If you did a google search at any time today, then you immediately noticed today’s Google Doodle by Akilah Johnson. Johnson, a high school tenth grader, won this year’s Doodle for Google contest, winning a 30K college scholarship and 50K worth of technology for her school. I did not actually know about the contest but was immediately drawn to Johnson’s doodle called “My AfroCentric Life.”
My initial reaction was related to the adult coloring book trend. I have been curious in the past few months about adult coloring books and their supposed connection to mindfulness and mental health. I tend to flip through the pages when I encounter one. Though I have an abundant supply of colored pencils and markers, I seldom use these utensils for any concentrated creativity anymore. More importantly, I’ve never been compelled to actually purchase one of these coloring books because I am not particularly inspired by the designs, though I appreciate their intricacy. I am always annoyed that Africanized cultures are ommitted despite the undeniable power of pattern and design in African visual life. Though I contemplate doing my own Afrocentric pages, I just never managed to do that work. When I saw Johnson’s artwork, I thought: see THERE it is! Her signature black sharpie, black crayon, and colored pencil style should be an inspiration for what an Afrocentric coloring book and line-design project could offer.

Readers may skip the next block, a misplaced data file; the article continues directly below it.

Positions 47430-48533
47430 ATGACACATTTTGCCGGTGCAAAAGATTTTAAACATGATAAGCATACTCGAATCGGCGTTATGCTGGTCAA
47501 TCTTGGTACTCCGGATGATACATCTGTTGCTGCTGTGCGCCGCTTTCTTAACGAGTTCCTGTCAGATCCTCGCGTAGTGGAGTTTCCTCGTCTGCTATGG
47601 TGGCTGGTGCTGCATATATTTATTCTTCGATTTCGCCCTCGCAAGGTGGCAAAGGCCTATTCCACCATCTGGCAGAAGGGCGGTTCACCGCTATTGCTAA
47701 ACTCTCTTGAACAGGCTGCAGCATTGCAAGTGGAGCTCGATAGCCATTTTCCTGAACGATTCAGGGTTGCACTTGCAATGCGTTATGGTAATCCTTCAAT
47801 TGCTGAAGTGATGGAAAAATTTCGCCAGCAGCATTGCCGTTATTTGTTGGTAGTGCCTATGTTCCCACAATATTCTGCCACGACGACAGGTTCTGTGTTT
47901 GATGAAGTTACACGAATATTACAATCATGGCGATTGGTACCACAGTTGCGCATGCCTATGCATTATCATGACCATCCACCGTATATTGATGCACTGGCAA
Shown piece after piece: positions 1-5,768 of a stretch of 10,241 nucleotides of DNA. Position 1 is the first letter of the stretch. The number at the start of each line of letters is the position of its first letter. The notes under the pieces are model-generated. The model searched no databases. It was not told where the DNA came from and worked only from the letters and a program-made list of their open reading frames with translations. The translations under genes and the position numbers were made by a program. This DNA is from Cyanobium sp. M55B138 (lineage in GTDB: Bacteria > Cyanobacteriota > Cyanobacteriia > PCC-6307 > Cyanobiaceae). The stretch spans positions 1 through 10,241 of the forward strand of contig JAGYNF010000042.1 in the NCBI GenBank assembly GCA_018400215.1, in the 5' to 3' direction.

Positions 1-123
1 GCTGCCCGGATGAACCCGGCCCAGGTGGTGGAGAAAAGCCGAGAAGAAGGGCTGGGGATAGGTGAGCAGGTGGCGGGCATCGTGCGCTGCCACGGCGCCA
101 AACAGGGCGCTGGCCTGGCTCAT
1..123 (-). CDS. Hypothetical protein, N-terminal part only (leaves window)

Johnson’s “My Afrocentric Life” is, however, much more than just a new possibility for how adult coloring books could be approached for Black creative audiences. Her piece is, to borrow from Prince, an AfroDigital “Sign O the Times.” A beautiful, box braid spells out g-o-o-g-l-e: the handmade box braid is reminiscent of self-taught natural hair care enthusiasts as we use the internet to teach ourselves how to protect and sustain our natural styles. It’s a beautiful way to represent— both literally and figuratively— how Black lives are literally braided with and into the technologies that apparatuses like google have made possible. At center is a Black face/mind/head. Symbols calling up Khemet, Black Power, #BlackLivesMatter, references to African America poetry, Africa, Black urban life, and words/libations calling up the ancestors are all further intertwined.
When I look at Johnson’s “My Afrocentric Life,” I can’t help but smile. This young Black woman shows us who we are at this moment, with this sign, at this time. I imagine myself giving her a BIG sista-hug! Ashe!